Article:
Saturday, February 23, 2008

Spry's Closed

The lights have been out for a couple weeks in the old Northern Exposure building. Within the last week the Spry's signs came down. Read the earlier post here written soon after it opened in September. The doors are now closed for good. A sign on the door says they closed due to the owner's health concerns. There is a number to call with questions and concerns. Now the dark building, stripped of signage, seems even smaller in front of the UVA parking garage that looms over it. The only permanent change to the building is the now white wall that used to be covered by a cartoonish mural of NYC.

Sunday, February 17, 2008


Valentine's Day (really the day after) seemed like as good a time as any to visit the fanciest and most expensive restaurant in Charlottesville. Oxo is a close second. (The Barboursville restaruant is outside the city.) Tucked into one of the side streets of the downtown mall on 3rd St. NE, Fleurie has been hosting "special occasion" dinners since 2001. In the home of a former pottery shop, it fills a small space split in two by a divider. The north wall is lined with comfy booths. A bar fills the southeast corner. Small tables are neatly spaced along the front window and along the pale yellow walls.

Upon seating we were offered champagne but passed. The wine list is extensive and all the wait staff seem to know it well. We opted for a lower end Burgundy, but lower end is $40. A prix fixe menu included around five choices each for appetizer, main course, and dessert. The meal started with an amuse-bouche (this place is French after all) of a piece of salmon over a parsley puree. The lobster bisque was less creamy than I expected but excellent. The meal never let up after the amuse-bouche. For the main entrees, there were scallops over green couscous, amazing, and flounder over white beans with a caviar garnish, splendid. We opted for the blueberry souffle with homemade vanilla ice cream for dessert. Just thinking about how good it was makes me want to swear. After that came some tiny pastry treats from the pastry chef: truffles, lemon meringue, and some sort of sweet bread. Settling the tab enforced that the price is steep, but the meal was certainly memorable. Dinner for two was $200 so it's not the place to go when your reason for dining out is that you don't want to have to clean up the kitchen after dinner.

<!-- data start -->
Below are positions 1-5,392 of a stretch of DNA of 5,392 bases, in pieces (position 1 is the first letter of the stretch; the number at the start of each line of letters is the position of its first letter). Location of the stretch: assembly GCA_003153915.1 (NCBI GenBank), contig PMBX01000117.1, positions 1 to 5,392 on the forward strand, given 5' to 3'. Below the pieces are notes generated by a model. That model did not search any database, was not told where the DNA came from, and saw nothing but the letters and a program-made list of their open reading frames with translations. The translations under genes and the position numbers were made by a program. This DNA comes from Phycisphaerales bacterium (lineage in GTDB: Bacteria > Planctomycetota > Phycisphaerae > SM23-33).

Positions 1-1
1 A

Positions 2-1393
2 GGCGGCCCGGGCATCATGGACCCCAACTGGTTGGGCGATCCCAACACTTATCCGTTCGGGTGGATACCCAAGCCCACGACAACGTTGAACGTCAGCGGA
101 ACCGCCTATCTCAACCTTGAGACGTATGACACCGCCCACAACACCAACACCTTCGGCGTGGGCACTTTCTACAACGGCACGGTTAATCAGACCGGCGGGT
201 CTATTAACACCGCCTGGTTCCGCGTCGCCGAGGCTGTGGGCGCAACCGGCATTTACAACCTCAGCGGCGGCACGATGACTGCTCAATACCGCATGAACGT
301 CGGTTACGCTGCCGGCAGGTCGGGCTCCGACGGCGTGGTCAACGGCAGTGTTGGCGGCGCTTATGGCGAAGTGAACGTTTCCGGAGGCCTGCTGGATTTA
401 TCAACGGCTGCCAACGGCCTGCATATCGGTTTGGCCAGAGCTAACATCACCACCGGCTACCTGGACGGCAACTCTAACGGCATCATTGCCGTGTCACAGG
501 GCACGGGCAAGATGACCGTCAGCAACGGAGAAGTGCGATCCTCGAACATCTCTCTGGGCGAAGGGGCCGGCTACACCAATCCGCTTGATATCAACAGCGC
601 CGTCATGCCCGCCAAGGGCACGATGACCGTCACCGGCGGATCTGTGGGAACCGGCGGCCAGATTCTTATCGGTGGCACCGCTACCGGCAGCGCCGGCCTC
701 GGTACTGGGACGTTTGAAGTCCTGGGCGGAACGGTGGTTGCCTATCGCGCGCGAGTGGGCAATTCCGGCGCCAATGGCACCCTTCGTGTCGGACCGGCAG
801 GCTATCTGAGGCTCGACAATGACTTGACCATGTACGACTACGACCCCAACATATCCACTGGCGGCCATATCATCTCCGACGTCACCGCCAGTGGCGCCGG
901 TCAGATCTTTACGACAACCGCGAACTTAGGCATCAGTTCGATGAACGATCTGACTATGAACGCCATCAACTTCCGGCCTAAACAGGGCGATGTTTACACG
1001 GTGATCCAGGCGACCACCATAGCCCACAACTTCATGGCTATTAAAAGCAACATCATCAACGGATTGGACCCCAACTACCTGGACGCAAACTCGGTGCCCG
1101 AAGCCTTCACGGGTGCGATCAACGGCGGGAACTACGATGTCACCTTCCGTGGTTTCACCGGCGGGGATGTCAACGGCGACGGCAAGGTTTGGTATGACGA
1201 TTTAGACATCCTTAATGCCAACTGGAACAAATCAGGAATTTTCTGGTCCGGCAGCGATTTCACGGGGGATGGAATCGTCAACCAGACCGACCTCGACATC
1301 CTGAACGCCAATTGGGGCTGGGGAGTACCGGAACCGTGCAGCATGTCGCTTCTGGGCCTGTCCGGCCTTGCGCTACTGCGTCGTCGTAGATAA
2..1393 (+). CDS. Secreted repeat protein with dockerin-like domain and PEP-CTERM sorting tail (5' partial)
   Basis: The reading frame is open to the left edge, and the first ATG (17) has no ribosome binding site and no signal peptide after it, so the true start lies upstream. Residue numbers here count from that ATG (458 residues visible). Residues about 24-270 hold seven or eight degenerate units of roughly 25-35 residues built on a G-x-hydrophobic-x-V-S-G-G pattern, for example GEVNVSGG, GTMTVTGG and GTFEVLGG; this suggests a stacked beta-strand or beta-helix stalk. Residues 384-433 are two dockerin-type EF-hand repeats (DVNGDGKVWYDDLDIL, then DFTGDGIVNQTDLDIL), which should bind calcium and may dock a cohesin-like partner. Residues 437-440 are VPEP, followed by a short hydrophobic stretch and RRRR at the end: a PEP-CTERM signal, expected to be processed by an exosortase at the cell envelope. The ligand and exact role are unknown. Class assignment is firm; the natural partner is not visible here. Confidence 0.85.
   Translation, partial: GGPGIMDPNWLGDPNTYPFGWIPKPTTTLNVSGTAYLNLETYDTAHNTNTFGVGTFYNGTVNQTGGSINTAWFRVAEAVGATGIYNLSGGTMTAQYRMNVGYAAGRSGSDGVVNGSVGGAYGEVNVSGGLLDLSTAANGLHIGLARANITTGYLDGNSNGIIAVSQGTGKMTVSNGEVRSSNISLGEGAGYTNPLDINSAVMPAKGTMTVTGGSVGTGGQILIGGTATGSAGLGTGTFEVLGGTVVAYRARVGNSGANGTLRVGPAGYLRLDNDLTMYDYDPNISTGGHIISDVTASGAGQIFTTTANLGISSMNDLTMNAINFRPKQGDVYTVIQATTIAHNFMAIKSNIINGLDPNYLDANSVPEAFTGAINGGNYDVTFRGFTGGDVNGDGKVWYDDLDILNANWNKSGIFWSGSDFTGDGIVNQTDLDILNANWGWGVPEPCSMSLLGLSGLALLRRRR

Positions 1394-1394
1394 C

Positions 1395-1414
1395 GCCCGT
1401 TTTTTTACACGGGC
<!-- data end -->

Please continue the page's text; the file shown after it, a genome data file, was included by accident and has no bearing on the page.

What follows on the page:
Fleurie Restaurant‎
108 3rd St NE, Charlottesville, VA
(434) 971-7800‎

Monday – Thursday 5:30pm to 9:00pm
Friday – Saturday 5:30pm to 10:00pm

Unfortunately, Fleurie is on the street that's been torn up since late summer. The mess and construction machinery in front of the restaurant is amusing to me, but can't be for the people whose businesses are here.

A conspiracist might suggest that someone at city hall is carrying out a vendetta by trying to shut down a business on the street. The likely explanation is an underprepared contractor. Regardless, I doubt that patrons of Fleurie are deterred.

West Main